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Can this book save HSE €3.5 billion?

27th April 2016

Flock off

It is pointed out in the media on occasions that our ISME blog can be, let us say, unusual in its approach to issues. But that’s because at ISME we want to contribute to the national debate in meaningful and constructive way, not to bleat like the sheep engaged in flock, or group, think. We want the nation to think differently, not accepting the same old, same old. Truth be told, we’re probably far more radical (Dict; favouring economic, political, or social changes of a sweeping or extreme nature) than the so-called radicals.

Health; a black hole

In round figures, of the State’s annual €52bn budget; we spend €13bn on health. This is a figure that just keeps growing because there is no end to what you can spend on health. There’s always a new machine, a new drug or a new care system…each of them costing millions and millions more. Doctors, whose new toys these are, are particularly good at hiding behind a fig leaf of being ‘for the patients’ when suggesting spending more public money. However, they rarely, if ever, question if there is better, cheaper, more cost effective way of doing things. Doctors are not trained in the basics of budgets.

7 day businesses why not hospitals?

Not unnaturally many attempts have been made to try to get efficiencies into the health system, including something as simple and blindingly obvious as using hospitals facilities to provide procedures on a seven-day a week basis. This could add up to 28% more capacity to the system overnight. Today our ‘eclectic’ blog wishes to draw your attention to a new award winning medical book. Written by London based Irish neurologist Suzanne O’Sullivan ( @art_in_science ) her book ‘It’s all in your Head’ has been described as “…a book to start a revolution in healthcare, to make us see what no one has seen so clearly before.”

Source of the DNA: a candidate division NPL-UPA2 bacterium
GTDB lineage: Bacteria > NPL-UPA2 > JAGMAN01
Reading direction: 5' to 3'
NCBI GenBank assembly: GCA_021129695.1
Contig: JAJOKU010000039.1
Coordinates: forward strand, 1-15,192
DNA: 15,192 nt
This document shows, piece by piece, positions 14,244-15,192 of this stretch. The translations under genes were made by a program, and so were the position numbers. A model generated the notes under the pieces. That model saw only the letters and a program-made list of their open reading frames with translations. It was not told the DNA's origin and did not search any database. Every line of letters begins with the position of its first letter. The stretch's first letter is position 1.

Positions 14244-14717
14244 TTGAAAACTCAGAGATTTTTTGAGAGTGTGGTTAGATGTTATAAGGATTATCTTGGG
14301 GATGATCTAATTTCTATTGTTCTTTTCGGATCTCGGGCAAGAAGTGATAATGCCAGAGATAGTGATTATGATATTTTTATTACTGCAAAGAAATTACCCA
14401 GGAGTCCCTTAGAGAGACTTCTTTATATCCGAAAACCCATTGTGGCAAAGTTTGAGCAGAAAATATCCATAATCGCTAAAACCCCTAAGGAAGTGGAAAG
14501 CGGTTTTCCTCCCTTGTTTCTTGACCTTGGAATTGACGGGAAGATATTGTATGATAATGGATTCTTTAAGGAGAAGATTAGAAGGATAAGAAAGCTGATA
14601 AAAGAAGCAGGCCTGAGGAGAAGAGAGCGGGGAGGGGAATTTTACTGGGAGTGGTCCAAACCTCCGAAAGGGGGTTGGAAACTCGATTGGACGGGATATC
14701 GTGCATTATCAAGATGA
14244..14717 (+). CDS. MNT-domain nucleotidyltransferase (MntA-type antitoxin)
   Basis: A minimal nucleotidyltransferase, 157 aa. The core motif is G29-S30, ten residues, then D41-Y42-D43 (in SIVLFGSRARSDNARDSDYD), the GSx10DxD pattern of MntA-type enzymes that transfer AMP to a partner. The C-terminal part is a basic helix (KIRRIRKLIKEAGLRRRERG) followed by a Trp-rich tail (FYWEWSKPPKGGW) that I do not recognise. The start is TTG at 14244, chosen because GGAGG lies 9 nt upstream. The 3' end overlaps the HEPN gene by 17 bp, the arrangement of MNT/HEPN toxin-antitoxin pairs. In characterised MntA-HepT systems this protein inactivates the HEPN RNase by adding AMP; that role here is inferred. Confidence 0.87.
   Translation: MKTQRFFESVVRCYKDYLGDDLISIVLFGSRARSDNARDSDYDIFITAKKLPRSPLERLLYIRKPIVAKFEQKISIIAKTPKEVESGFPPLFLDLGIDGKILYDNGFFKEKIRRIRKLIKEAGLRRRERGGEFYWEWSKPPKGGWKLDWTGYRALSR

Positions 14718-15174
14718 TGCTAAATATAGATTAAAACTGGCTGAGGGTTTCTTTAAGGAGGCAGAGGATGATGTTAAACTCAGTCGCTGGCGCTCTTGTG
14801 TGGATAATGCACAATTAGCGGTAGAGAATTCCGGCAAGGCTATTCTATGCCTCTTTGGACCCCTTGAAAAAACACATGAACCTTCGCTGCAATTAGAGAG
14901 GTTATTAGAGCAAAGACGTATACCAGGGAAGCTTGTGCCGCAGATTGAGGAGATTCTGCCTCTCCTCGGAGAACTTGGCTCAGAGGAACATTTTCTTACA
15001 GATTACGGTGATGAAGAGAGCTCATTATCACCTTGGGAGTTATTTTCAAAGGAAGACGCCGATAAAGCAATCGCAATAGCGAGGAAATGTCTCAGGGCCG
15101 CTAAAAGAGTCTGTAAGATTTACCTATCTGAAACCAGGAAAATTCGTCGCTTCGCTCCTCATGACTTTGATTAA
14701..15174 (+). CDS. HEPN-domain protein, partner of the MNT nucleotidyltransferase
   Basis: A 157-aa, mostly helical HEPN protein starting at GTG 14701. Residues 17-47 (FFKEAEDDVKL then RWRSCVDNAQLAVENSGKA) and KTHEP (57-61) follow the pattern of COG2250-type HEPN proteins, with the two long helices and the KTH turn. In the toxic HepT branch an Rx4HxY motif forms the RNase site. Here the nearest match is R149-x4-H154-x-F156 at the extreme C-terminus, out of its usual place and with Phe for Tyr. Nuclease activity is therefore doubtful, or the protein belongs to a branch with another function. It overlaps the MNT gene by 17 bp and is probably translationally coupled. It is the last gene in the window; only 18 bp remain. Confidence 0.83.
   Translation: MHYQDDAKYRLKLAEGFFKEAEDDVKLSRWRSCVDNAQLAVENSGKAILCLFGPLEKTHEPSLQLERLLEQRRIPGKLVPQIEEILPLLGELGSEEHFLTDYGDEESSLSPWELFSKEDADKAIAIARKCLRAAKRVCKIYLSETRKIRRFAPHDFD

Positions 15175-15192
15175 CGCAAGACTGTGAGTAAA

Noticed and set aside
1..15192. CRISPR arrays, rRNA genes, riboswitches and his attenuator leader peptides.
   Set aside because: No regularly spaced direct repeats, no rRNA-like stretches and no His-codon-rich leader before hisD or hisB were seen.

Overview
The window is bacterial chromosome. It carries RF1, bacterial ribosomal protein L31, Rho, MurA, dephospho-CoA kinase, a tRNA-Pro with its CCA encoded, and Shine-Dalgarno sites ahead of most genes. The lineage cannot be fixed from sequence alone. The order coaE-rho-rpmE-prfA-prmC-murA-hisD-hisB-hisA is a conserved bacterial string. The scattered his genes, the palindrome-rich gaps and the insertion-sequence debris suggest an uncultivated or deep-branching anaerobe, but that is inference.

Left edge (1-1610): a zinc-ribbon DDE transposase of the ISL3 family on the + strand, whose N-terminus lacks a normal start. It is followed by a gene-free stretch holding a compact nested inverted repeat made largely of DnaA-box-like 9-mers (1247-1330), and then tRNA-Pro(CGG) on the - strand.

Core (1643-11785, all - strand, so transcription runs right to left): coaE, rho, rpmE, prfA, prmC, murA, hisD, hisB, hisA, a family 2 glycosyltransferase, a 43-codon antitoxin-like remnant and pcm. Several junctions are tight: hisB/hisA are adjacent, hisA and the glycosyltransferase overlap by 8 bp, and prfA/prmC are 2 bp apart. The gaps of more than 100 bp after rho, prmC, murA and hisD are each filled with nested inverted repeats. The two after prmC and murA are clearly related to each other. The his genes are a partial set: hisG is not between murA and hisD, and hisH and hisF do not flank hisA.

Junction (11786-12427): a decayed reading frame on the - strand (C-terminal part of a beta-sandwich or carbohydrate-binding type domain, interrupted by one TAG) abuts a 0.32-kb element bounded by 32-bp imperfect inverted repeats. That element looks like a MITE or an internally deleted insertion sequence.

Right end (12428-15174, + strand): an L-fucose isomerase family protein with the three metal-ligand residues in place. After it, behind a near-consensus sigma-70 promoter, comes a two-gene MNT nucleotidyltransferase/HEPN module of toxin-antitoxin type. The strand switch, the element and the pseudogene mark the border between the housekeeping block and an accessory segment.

A €3.5 billion saving?

Dr. O’Sullivan claims the modern healthcare system is collapsing because of people experiencing physical illnesses that have no physical causes. The suffering is real; the causes may be subconscious and therefore the cures are wholly ineffective and wasteful. According to O’Sullivan the vast bulk of doctors spend up to a third of their time seeing people who don’t have physical disease just trying to reassure them about it. In the US it’s said this is costing the American healthcare system €228 billion. Comparisons are odious they say but on a pro-rata population basis, it could be costing the Irish system €3.5 billion or a full quarter of the health budget.

By the book

According to the book: “30% of those who go to rheumatology clinics suffer with pain for which medicine cannot account. 50% of those who go to a general medical clinic have symptoms that cannot be explained. 60% of women who go to see a gynaecologist have symptoms for which no cause is found. The impact of our emotional wellbeing on our health is not a trifling problem.”

Dr. O’Sullivan contends that if the medical profession treated the large number of people with these inexplicable symptoms differently “… and you treat people with this early on, you can completely avert years of hospital admissions and tests. I am in no doubt that to improve their care will save the NHS money.” @HSELive please note